6. A method of manufacturing a high frequency stranded conductor of the type in which each strand is insulated from the next, and the strands change relative positions to minimize skin efiect, consisting in inserting profile strands of polystyrol mixed with insulating thermoplastic material between the stranding elements and stranding them therewith, softening the said profile strands of polystyrol mixed with insulating thermoplastic material after the stranding, by heat, and subjecting the stranded conductor to pressure in such a way that the profile strands are distributed between the stranding elements.

HEINZ HORN. 6d

Referenced by
Citing PatentFiling datePublication dateApplicantTitle
US2427507 *Apr 11, 1944Sep 16, 1947Carbide & Carbon Chem CorpMethod of producing sealed cables
US2438956 *Dec 24, 1942Apr 6, 1948Standard Telephones Cables LtdHigh-frequency cable
US2467857 *Aug 12, 1943Apr 19, 1949Gen ElectricAdjustable delay line
US2606650 *Apr 23, 1945Aug 12, 1952Evans Martin EContinuous wire drawing machine
US2708176 *Jun 14, 1951May 10, 1955Us Rubber CoCoaxial cable and method of making same
US2710557 *Nov 18, 1949Jun 14, 1955Sundt Engineering CompanyMusical instrument strings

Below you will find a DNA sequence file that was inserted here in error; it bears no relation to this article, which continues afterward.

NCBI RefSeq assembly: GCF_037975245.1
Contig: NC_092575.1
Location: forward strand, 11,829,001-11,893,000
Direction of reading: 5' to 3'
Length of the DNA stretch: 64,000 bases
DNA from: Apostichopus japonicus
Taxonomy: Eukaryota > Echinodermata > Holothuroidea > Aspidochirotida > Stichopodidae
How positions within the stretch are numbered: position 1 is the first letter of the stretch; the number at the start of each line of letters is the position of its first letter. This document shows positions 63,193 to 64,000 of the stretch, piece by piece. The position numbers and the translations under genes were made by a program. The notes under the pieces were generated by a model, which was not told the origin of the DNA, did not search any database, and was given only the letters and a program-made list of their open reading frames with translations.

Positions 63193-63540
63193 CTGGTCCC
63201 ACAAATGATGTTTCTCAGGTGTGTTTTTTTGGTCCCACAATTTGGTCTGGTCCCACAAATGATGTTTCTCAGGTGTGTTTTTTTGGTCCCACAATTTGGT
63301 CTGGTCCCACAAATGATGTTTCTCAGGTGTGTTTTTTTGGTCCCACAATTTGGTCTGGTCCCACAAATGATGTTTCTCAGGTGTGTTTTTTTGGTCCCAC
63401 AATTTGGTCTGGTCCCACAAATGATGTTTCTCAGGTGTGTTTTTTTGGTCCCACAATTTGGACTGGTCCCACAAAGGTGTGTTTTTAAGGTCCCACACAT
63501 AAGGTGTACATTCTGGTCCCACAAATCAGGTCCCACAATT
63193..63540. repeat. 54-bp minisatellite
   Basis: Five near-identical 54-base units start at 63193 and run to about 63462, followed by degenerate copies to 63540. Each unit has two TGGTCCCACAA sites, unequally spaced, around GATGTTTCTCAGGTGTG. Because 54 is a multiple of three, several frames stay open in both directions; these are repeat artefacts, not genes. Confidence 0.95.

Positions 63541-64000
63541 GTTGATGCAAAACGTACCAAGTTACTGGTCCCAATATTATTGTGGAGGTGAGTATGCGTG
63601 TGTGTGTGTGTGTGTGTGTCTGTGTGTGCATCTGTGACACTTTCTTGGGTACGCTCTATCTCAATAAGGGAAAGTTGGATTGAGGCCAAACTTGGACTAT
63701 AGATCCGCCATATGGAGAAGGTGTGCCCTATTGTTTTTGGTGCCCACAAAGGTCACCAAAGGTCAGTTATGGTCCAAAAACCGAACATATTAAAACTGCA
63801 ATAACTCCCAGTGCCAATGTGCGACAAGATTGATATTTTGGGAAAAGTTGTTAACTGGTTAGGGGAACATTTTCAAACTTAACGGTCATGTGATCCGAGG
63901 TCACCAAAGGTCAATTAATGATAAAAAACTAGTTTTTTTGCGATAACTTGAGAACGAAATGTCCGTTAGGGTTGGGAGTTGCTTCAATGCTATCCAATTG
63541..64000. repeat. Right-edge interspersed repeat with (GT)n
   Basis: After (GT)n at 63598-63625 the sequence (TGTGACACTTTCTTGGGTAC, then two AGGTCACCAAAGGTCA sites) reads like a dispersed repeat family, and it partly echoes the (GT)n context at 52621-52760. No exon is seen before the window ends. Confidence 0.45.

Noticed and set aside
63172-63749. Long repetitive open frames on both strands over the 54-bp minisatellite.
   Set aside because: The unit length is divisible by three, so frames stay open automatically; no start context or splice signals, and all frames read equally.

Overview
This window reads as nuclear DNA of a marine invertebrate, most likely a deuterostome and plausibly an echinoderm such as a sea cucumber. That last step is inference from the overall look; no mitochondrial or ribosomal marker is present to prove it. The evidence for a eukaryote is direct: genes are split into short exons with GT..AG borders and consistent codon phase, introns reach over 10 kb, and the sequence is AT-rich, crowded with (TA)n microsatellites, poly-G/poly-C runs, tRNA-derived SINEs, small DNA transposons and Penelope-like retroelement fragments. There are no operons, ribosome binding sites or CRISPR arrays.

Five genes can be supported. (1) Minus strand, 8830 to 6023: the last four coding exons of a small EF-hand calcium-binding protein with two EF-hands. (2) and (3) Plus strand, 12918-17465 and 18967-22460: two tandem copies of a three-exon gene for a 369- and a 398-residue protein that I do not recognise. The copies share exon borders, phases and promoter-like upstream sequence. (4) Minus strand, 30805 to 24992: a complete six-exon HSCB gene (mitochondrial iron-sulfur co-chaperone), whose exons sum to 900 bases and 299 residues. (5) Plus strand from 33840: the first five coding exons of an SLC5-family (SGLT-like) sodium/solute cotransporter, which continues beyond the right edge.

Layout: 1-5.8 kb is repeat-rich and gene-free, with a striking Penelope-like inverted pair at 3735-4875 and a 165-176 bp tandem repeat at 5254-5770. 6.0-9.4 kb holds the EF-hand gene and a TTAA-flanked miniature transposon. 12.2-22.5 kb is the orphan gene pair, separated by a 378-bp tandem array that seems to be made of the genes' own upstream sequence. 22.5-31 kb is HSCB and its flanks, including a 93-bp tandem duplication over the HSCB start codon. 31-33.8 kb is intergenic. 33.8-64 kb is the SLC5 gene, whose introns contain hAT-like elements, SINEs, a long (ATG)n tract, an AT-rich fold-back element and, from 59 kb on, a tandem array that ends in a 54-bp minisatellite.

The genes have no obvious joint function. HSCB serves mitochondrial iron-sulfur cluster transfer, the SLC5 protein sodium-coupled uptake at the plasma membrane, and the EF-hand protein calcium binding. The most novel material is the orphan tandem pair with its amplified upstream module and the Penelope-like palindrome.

US3131530 *Nov 18, 1960May 5, 1964Dietz AlfredWire ropes
US3291897 *Jan 10, 1964Dec 13, 1966Bramley AnthonyElectrically conducting rope
US4079192 *Jun 12, 1974Mar 14, 1978Bernard JosseConductor for reducing leakage at high frequencies
US4158946 *Jul 5, 1978Jun 26, 1979N. V. Bekaert S.A.Metal cord
US4301681 *Sep 6, 1979Nov 24, 1981Drexelbrook Controls, Inc.Method of using capacitor probe with a semiconductive electrode
US4677256 *Aug 19, 1985Jun 30, 1987Siemens AktiengesellschaftFlexible electrical control cable
US6091025 *Jul 29, 1998Jul 18, 2000Khamsin Technologies, LlcElectrically optimized hybird "last mile" telecommunications cable system
US6239379Nov 5, 1999May 29, 2001Khamsin Technologies LlcElectrically optimized hybrid “last mile” telecommunications cable system
US6241920Nov 5, 1999Jun 5, 2001Khamsin Technologies, LlcElectrically optimized hybrid “last mile” telecommunications cable system
US6684030Aug 25, 1999Jan 27, 2004Khamsin Technologies, LlcSuper-ring architecture and method to support high bandwidth digital “last mile” telecommunications systems for unlimited video addressability in hub/star local loop architectures
EP0119155A1 *Jan 30, 1984Sep 19, 1984Siemens AktiengesellschaftStranded conductor for flexible electrical cables and method of manufacturing it
Classifications
U.S. Classification156/47, 174/113.00R, 174/114.00R, 57/223
International ClassificationB61D29/00, H01B7/30, D07B1/16, H01B13/02
Cooperative ClassificationB61D29/00, H01B13/02, H01B7/30
European ClassificationB61D29/00, H01B7/30, H01B13/02